75 – 185 pounds of black powder (different reports give different figures) and unregistered firearms. McKierman was removed on a psych hold because he attempted to reenter his burning house while ammo was exploding and for fighting firefighters & cops who were attempting to prevent his injury or death. “McKiernan, a retired machinist, Vietnam veteran and former Army captain.”

    “Thomas McKiernan, 62, of Norco, admitted to possession of explosives, possession of an assault weapon and resisting arrest in a plea deal Tuesday that saved him from two additional assault-weapons possession charges.”

    “We didn’t prosecute him for having a gun collection. We prosecuted him for storing volatile materials,” Deputy District Attorney Michael Mayman said.”

    AR15 says he was facing 5 years, but released with time served, 3 years probation, and had to relinquish his firearms collection. He failed to register some after a law was passed in 2000. Wife had recently left him and McKiernan was 62 at time of incident.

    My reaction if a neighbor? Sentence was about right. Someone that stores this much explosive material in a residential neighborhood under the described conditions puts my family in danger.

    See http://www.democraticunderground.com/discuss/duboard.php?az=view_all&address=389×546126

    http://www.ar15.com/archive/topic.html?b=1&f=5&t=571155

    http://articles.latimes.com/2007/mar/03/local/me-ammo3

    Google for others

      • Well, that one to be sure!! He exemplifies the “rules for thee, not for me” attitude that seems endemic to today’s politicians. And he’s a slap in the face to the anti-gunners nation wide! Take THAT, you freedom hating hacks. Your ranks are swelled with weenies and criminals.

  14. The best part about the original post at 2ndamendmentright.org, is that the first comment from 2011 is from a guy named ‘mikeb302000’. I’d almost forgotten about that guy….

  15. “Eligible bachelor” indeed. There’s no way this dude’s wife would let him buy all that. God bless ya buddy!

  16. I wanted an escape tunnel in my closet as a kid because I thought it was cool. If I had the time and money I would probably make one because I still think escape tunnels are cool!

  17. “What Do You Call A Southern Californian with 100 Guns and 100k Rounds of Ammo?”

    One of about six sane people in that whole putrescent shithole of a state.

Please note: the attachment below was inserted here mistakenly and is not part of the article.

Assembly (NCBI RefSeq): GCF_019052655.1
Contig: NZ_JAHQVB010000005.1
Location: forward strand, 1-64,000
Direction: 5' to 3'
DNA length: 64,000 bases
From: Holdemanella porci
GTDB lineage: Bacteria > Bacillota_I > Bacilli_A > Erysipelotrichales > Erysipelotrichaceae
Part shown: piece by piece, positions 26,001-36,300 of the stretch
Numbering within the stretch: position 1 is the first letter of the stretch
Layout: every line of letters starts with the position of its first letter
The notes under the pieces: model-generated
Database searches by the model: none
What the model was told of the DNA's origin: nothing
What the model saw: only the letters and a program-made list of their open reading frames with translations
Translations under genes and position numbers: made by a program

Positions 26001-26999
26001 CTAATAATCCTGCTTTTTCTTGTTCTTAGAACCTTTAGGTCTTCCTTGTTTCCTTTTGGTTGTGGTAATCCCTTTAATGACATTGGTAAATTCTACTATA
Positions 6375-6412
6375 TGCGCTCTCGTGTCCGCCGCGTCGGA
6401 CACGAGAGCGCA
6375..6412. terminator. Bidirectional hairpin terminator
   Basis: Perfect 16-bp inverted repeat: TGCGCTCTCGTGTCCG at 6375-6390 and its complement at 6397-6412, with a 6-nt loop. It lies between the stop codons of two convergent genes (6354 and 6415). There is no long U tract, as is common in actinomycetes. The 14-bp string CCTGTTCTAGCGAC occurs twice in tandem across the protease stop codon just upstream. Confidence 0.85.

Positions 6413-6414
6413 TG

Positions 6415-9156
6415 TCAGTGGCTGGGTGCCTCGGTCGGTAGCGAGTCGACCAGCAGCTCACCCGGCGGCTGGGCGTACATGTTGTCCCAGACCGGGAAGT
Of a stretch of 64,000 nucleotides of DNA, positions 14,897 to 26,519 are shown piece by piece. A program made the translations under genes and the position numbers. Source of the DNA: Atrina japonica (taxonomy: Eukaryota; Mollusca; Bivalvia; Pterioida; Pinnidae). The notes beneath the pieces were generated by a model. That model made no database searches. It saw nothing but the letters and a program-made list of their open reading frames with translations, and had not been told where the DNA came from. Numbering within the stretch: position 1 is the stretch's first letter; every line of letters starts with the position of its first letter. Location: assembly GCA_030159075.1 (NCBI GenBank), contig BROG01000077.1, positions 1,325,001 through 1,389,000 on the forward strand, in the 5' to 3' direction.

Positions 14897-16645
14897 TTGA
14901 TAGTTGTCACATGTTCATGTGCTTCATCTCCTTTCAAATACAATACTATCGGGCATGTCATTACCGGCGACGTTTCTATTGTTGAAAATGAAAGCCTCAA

18. OK, let me see if I have this correct. 100 guns and a hundred thousand rounds of ammo. That must weigh a metric shit ton.

    Unless his escape tunnel was big enough for an 18 wheeler, what’s the point?

    • Big enough for a guy who is 6’2″ is big enough.

      If this situation was legit, then I would guess that a guy who has those particular guns would have a few more somewhere else. Live to fight another day.

  19. “What Do You Call A Southern Californian with 100 Guns and 100k Rounds of Ammo?”

    The one person you won’t see in the new TV series, Fear The Walking Dead?

  20. A little light on ammo?

    Seriously, was any part of the collection illegal? This is like that guy in Simi Valley, CA a couple of years ago. They took everything but couldn’t tell us what was actually illegal about it. The news guys went door to door in the neighborhood but none of the neighbors would say anything bad about it. He must have been their “go-to” guy. Actually, this description rather fits his story. I’m now wondering of it’s the same story.

  21. Thanks “For the rest of the story” GunGeek. It’s always good to know the whole truth. Still, in OK we would call him blessed and fortunate, assuming he kept his stuff stored safely. I’m guessing he ran back in the house attempting to save his “collection”? Lots of people run back in to their burning houses trying to save something they love. It is pretty easy to lose your head at times like that, especially considering the stress he was under. Who can blame the guy?

    • Tough to say if owner’s behavior was reasonable or his treatment was sensible based on news reports. Charging him with a 5150 (3 day psych hold) for struggling with firefighters and cops doesn’t seem so on the surface. Imagine a parent trying to rescue a child from a burning home. But they don’t get a 5150 charge.

      Was he babbling incoherently while fighting (news coverage didn’t say)? His wife’s recent departure (she left him). Plus he agreed to psychiatric evaluations as part of the 3 year probation suggests that DA and judge had serious reservations about his balance.

      The man was 62 at the time. Unfortunately, I’ve encountered younger people that are clearly suffering from some type of impairment with anger issues that grow worse over time. Friends and family abandon them as they begin to spiral down.

Leave a Reply

Your email address will not be published. Required fields are marked *